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The Nature of the Beast
Tina has been watching the place between the wall and her couch for either three minutes now, or for her whole entire life. It’s two thirty in the morning—2:34, actually, which feels like fate, like either a really lucky or a really terrible number—and she’s on her way back from checking the sliding glass door, because she couldn’t remember if she’d locked it or not, and who could sleep like that? But what she can’t remember now is if there’s a tall, broad-leafed rubber plant on the far side of the couch or not, making that for-sure-there shadow fall against the pale wall in that . . . she doesn’t want to commit to “wrong way,” but a way she’s not sure she can look away from, as it might twitch closer in that instant. Maybe she can wait it out, though? Maybe she can think it through, reduce it to the nothing it surely is, that it would have been if she hadn’t traipsed down here to check the sliding glass door that she’d already checked before bed, last thing. But, another part of her argues—and she hates that part of herself—wouldn’t a plant’s leaves be sighing the least little bit in the gentle breeze from the ceiling fan? At least one of them, which is in a different state of maturity than the rest, meaning it’s looser or tighter? Less attached to the main stalk, or more attached? Plants don’t go still when someone walks into the room, anyway, like she’s ninety percent certain this one just did. That would be stupid. Also, there’s no plant there anymore, Tina knows. The pot it had been in, it’s even out on the balcony, turned upside down so it won’t collect water, become a mosquito incubator. Tina specifically remembers setting a glass of iced tea on it a few hours ago, and joking to herself about how this was the perfect coaster at the absolute perfect height, that she was going to miss this wonderfully comfortable coaster when she finally took a chance on another needlessly large houseplant. So, if this is the shade of a plant she’s seeing, then it’s the after-image of the plant she killed in February, it’s the memory of the plant that was, it’s . . . it’s her guilt made manifest, even though it wasn’t really even her fault, plants die all the time, it’s completely natural, and guilt over a plant has got to be stupid, doesn’t it? Still she does the calendar math from February until now—February to June, five months, depending how you count—but it doesn’t soothe her, it doesn’t explain what she’s pretty sure is standing over there in the darkness. It just makes it worse. If the pot really is on the balcony like she knows it is, and if this really is a plant, then how’s it even standing, right? Meaning—do the math, Tina, face the facts—meaning it’s probably not a plant, is it? And it’s not some made-up childish “plant ghost” either, get real, grow up. Plants don’t have ghosts. Only people do. Unless, of course, this is just her mind playing tricks on her. Isn’t that what ghosts are anyway? Projections? Imagination run wild? Something fake that you choose to believe in, to scare yourself with? All the same, Tina knows—she knows knows knows— that if she keeps walking through to the entryway to go back upstairs, then she’s going to see that carbon monoxide detector by the couch from an angle she doesn’t want to. An angle that blips that little green light into darkness for a moment, because there’s something or someone standing between Tina and that light. Something that wasn’t there before, that shouldn’t be there at all. And if she doesn’t see that light blip out, then she doesn’t have to know, she doesn’t have to acknowledge, she won’t have to start screaming, she won’t have to run up the stairs with her back swayed in because those are for sure and for certain footsteps behind her, clomping in. “You’re being stupid,” she whispers to herself out loud. Then, more like a chide, “The sliding door was locked, you’re alone in here.” But . . . what’s the history of this apartment, after all? This land? That couch? And, just because the sliding door was locked doesn’t mean it was locked two minutes before she crept down here, when she didn’t even have a real reason to be creeping at all, other than that it felt wrong to crash through darkness, to blunder through this kind of unsuspecting silence. At night, everything is made of the thinnest, most breakable glass, isn’t it? Everything’s made of glass, and there are doorways opening with each step you take, doorways that can deliver you places you don’t want to be, and can’t find your way back from. “Said the dramatic girl,” Tina adds, her lips thin, teeth bared, eyes surely flashing, giving her exact location away. But she has to acknowledge that what could be happening here is that the animal part of her brain is whispering truths her more rational side doesn’t want to listen to. Because animals know. But Tina doesn’t. Or, rather, she does, but what she knows is that, even though the sliding glass door was locked, that doesn’t necessarily mean she’s alone right now either. So she stands there caught, waiting like all of us—all of us except that presence in the corner by the couch, either staring back through the darkness at Tina, or not really there at all. Which doesn’t mean it can’t hear what her animal brain is telling her, is insisting on, is promising is the temporary solution to this moment. Run? Scream? Wait this out? Laugh at herself, and hope it doesn’t turn into uncontrollable sobs? Say something out loud again, hoping her voice won’t crack down the middle, revealing her soul, cringing smaller and smaller? Or maybe it’s nothing. Maybe there’s nothing there on the other side of the couch at all. That’s the best answer, really. It’s always nothing, it’s always just Tina’s nerves getting the better of her, like happens with all of us in our weaker moments, at two thirty in the morning. Or, at 2:34 on the digital clock on the component under the television, actually, a dimply, glowing-green number that really should have advanced already, Tina’s pretty sure, if the world could just be a place that makes sense again, please, she’s ready for the moment after this one, the next minute of all the minutes she has coming, she doesn’t want to have see into that darkness on the other side of the couch, because what if it’s her over there, right? What if it’s the version of herself that walks the floors at night, barefoot, running the hungry pads of her fingers over the back of the couch, over that line of trim in the wall, because people can have ghosts, she has to admit, but if she sees her own, then she’ll lose track of which is who, until she’s the one caught over there, thinking that if she can just stand still enough, then this will all be over, it’ll all be done, and she can go back to pacing the hall, the kitchen, stopping every few steps to cock an ear upstairs, listen for footsteps approaching, but otherwise just returning again and again to the sliding glass door like home base, to move that lock up and down, exhilarating in the space between but also falling headlong into it, and rushing away from her reflection if she happens to see it, because you can’t get caught in that back and forth, nosiree. If you get stuck in that loop, in a moment like that, then an important part of you never quite makes it all the way out, like you’re made of thread and running from where you snagged on the slightest, most invisible burr in the wall, or your life, only each step leaves you thinner, less substantial, until, at some point in the night, the thread runs out, and you just snap into nothing, keep going.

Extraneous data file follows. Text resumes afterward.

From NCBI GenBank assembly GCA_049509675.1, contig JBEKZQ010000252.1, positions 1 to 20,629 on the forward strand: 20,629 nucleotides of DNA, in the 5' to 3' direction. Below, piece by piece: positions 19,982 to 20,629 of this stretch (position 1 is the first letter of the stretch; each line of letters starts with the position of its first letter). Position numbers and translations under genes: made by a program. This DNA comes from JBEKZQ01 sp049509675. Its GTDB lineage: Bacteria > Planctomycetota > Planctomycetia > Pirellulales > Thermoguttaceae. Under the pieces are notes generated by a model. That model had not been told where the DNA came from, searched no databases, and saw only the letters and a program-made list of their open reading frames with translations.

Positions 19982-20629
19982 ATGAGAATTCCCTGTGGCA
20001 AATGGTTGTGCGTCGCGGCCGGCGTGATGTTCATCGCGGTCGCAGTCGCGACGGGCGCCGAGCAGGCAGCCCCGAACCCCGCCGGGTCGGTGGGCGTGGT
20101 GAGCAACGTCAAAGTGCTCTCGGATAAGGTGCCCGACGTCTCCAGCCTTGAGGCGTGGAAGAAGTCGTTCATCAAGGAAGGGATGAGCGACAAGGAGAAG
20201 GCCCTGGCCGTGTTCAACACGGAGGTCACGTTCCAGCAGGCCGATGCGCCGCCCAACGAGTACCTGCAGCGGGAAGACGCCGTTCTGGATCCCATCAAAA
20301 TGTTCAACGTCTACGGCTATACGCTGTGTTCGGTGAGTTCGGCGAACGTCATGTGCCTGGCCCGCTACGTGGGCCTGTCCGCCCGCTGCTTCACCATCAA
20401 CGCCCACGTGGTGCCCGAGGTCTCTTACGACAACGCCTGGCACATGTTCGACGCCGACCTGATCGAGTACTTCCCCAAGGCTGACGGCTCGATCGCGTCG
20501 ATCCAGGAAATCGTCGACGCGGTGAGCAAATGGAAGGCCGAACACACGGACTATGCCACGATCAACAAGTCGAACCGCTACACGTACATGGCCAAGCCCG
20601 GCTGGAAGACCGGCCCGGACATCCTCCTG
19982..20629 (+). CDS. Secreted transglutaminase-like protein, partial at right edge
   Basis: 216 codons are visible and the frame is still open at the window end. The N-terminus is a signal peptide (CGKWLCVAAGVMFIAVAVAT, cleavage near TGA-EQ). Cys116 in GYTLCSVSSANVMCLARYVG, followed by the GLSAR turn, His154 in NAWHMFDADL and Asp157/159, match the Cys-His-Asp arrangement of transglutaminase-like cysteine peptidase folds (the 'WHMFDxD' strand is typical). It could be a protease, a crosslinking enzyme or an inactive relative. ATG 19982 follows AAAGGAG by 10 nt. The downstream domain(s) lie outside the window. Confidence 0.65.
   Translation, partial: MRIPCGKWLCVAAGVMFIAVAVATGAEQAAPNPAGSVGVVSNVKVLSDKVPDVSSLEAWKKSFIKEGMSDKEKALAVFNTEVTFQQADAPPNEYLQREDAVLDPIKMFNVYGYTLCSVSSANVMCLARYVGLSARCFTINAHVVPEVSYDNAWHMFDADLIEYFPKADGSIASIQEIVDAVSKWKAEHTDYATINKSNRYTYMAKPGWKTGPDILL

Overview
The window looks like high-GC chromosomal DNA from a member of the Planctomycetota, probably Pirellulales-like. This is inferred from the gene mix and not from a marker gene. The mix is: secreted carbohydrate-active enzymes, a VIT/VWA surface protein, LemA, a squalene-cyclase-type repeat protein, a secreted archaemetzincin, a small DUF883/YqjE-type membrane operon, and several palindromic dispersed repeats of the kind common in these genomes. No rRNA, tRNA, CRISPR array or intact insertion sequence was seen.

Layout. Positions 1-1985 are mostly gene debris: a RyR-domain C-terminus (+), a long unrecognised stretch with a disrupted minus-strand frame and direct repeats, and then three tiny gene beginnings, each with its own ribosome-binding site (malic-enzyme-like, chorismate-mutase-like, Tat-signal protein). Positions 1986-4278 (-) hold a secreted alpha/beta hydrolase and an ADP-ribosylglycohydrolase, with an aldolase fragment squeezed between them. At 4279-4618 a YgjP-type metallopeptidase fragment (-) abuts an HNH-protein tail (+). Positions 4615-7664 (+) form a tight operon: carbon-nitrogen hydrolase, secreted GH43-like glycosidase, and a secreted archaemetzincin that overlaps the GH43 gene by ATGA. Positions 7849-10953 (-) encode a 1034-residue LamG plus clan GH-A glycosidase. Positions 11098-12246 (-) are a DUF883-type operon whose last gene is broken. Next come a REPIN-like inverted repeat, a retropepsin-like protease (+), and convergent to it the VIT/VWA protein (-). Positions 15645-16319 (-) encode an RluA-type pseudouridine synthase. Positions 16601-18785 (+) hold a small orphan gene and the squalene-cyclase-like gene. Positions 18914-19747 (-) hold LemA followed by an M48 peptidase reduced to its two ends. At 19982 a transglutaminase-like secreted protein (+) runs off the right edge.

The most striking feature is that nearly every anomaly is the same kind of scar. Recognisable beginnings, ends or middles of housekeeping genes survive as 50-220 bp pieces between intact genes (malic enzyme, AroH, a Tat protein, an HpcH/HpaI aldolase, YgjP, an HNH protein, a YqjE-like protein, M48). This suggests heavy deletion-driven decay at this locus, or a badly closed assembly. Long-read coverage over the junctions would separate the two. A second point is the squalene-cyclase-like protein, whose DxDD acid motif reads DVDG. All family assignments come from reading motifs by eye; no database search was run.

Stephen Graham Jones is The New York Times bestselling author of nearly thirty novels and short story collections, as well as a number of novellas and comic books. His most recent books are The Only Good Indians,which won the Ray Bradbury Prize for Science Fiction, Fantasy & Speculative Fiction; My Heart Is a Chainsaw; and the forthcoming Don’t Fear the Reaper (all with Saga). He lives and teaches in Boulder, Colorado.